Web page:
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Salvaging really watery broccolli soup?

zhouxtina Jan 18, 2011 04:24 PM

Hey Chowhounders! I'm new here, and I'm hoping for some advice on my most recent kitchen fail. I'm not much of a cook so if I'm missing out on something obvious, well you know why.

I followed this recipe (http://goop.com/newsletter/15/) for broccolli arugula soup, but I misread some of the ingredient amounts and added too much liquid. Afterwards, I tried adding in some chickpeas to thicken it, but now it tastes kinda like very watery mashed potato with a strong chickpea aftertaste. Also, I used dashi for half the liquid, so there's a strange, subtle seaweed & shiitake overtone. I don't want to waste it but the texture is so unpalatable, and the flavor is a little off.

Is there anything I can do with the soup? I only made two servings but I strongly dislike wasting food.

It would be pretty good if I could get it to the consistency of mashed potato. Then I'll pretend it was mashed broccoli or something. Could I simmer it in a pot with the cover on, or will that burn it?

Thank you so much!

  1. HillJ Jan 19, 2011 08:55 AM

    As a detox soup (as written on Goop), the soup is meant to be a bit thin.
    I would have broken the soup down into several separate portions and thickened the first batch by adding more veggies.

    And fwiw, the Goop recipes, beyond some of the salad ideas, have never worked well (for me). I think GP owes alot to her team of helpers but accurate....needs work.

    1. ipsedixit Jan 18, 2011 07:47 PM

      Why not just add more brocolli and/or arugula to your soup?

      1. Cheese Boy Jan 18, 2011 07:17 PM

        Okra is a natural thickener and it would taste great along with the flavors you already have. Potato starch or potato flakes would work too if you have them nearby. Lastly, a good shredded cheese never did broccoli or chickpeas any harm.

        1. e
          escondido123 Jan 18, 2011 05:14 PM

          My husband laughs at the way I will do everything to try and use up that last cooked yam or quarter head of cabbage or whatever. But sometimes it's throwing good food after bad and wasting more so it's important to realize when it just ain't going to work.

          1. m
            magiesmom Jan 18, 2011 05:11 PM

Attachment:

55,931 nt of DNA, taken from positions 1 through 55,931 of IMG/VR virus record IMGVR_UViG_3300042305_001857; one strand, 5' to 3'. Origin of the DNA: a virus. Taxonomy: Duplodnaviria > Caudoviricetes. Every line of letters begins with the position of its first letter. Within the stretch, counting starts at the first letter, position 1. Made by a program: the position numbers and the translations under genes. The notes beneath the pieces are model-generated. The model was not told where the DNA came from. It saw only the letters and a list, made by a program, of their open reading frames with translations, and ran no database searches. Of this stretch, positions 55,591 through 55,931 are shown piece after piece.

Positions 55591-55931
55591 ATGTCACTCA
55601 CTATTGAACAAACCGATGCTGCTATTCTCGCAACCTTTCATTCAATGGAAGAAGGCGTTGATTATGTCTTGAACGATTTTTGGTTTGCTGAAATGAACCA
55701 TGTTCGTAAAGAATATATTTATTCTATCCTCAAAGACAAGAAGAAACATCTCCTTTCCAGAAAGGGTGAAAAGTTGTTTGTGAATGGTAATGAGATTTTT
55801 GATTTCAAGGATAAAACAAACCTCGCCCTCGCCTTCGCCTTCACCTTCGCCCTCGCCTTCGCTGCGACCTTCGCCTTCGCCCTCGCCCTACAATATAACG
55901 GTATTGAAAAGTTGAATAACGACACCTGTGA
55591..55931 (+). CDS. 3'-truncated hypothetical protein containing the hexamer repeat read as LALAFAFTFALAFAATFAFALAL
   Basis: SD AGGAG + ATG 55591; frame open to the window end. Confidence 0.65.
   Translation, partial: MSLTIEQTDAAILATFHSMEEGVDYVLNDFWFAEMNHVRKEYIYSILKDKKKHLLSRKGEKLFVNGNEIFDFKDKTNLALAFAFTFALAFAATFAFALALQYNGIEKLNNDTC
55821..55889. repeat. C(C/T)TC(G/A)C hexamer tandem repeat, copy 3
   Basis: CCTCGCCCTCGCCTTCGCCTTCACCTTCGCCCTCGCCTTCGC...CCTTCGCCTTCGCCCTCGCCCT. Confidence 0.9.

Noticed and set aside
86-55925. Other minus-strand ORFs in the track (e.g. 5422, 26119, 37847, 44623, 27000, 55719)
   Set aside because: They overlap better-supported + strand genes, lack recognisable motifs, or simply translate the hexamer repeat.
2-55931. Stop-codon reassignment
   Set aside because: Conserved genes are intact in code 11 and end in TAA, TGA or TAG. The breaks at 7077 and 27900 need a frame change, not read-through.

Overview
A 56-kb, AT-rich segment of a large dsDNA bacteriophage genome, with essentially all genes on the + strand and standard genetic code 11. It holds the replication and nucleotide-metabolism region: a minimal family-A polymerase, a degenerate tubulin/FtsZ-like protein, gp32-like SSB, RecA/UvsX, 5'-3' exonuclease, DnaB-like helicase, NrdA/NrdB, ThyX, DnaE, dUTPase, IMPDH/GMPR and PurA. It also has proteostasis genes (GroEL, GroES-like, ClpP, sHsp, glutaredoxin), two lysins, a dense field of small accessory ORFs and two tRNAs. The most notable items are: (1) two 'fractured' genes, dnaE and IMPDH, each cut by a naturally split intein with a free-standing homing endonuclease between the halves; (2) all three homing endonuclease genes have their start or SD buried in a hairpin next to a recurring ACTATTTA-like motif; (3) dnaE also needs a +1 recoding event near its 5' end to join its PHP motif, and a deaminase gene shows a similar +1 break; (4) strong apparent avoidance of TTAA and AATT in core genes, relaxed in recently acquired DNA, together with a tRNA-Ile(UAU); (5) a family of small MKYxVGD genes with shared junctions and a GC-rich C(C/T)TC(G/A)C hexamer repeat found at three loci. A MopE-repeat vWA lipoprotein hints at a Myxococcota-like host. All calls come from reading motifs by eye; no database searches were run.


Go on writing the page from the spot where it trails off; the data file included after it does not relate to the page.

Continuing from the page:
It will be thicker if you blend it with an immersion blender or in a regular blender, especially if you cook potato into it. Yam is another flavor and texture to contend with. But it sounds like you don't like the flavor either. Sometimes soup tastes magically better the next day.

            1. j
              jaykayen Jan 18, 2011 04:40 PM

              I think, cube a potato into .5" pieces, add some red chili flakes, maybe some minced garlic. Simmer until the potato is done.

              2 Replies
              1. re: jaykayen
                zhouxtina Jan 18, 2011 04:44 PM

                Thanks! dyou mean simmering the potato in water or the soup?

                1. re: zhouxtina
                  coll Jan 19, 2011 01:42 AM

                  The easiest way is to add instant mashed potato until it gets to the consistency you want. When I make broccoli soup though, I always add some roux after boiling the broccoli, and then at the end add a bit of Velveeta to thicken to my liking. Either way may help you. Not sure if I could get past the seaweed taste though; I love it on its own, but........

              2. Helvella Jan 18, 2011 04:32 PM

                Let's see, you have a few options:
                You could use a potato. Use a russet potato that will fall apart completely. Simmer it very, very gently and stir often to make sure it doesn't
                You could make a roux to thicken it - cook a couple spoonfuls of flour in a couple spoonfuls of butter than slowly incorporate into your soup simmering very, very gently.
                Maybe some spices to balance the flavor? Or a little soy sauce?

                3 Replies
                1. re: Helvella
                  zhouxtina Jan 18, 2011 04:41 PM

                  Ah, thanks for the suggestions. I already tried adding some spices when I added the chickpeas.

                  I think I'll do the potato thing, but you didn't finish your sentence - "gently and stir often to make sure it doesn't"?

                  I only have Japanese yams on hand right now, why specify russet potatoes?

                  1. re: zhouxtina
                    rworange Jan 18, 2011 04:49 PM

                    . doesn't burn. You can simmer out the liquid, but you want to make sure it doesn't burn, so you have to keep stirring.

                    As stated, a russet potato falls apart. so is easier to thicken.

                    Japanese yams fall apart too, but the texture gets soft and screwy and unless you ran it thru a blender, I think it would have a worse texture. Also, I don't think it would be a complementary flavor to what you currently have.

                    Are you going for vegetarian? Maybe some smoked sausage or ham would balance th flavor

                    To me, the off flavor is the bigger issue than the texture. You can always simmer it down.

                    I hate to waste stuff too. It seems though you are just throwing more and more into this and not getting an edible product.

                    If you don't want to waste it, freeze it in ice cube trays and add a cube or two to future soups where it won't overtake the flavor. or texture.

                    1. re: rworange
                      Helvella Jan 18, 2011 06:45 PM

                      Yes thank you. I left off "doesn't burn".

                2. e
                  escondido123 Jan 18, 2011 04:31 PM

                  Heavy cream makes everything taste good.

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